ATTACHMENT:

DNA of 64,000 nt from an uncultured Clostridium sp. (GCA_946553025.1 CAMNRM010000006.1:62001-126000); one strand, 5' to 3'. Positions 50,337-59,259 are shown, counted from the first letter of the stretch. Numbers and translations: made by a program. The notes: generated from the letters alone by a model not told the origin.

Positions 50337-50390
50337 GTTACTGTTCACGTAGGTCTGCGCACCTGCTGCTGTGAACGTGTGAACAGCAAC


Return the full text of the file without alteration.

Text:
DNA of 64,000 nt from an uncultured Clostridium sp. (GCA_946553025.1 CAMNRM010000006.1:62001-126000); one strand, 5' to 3'. Positions 50,337-59,259 are shown, counted from the first letter of the stretch. Numbers and translations: made by a program. The notes: generated from the letters alone by a model not told the origin.

Positions 50337-50390
50337 GTTACTGTTCACGTAGGTCTGCGCACCTGCTGCTGTGAACGTGTGAACAGCAAC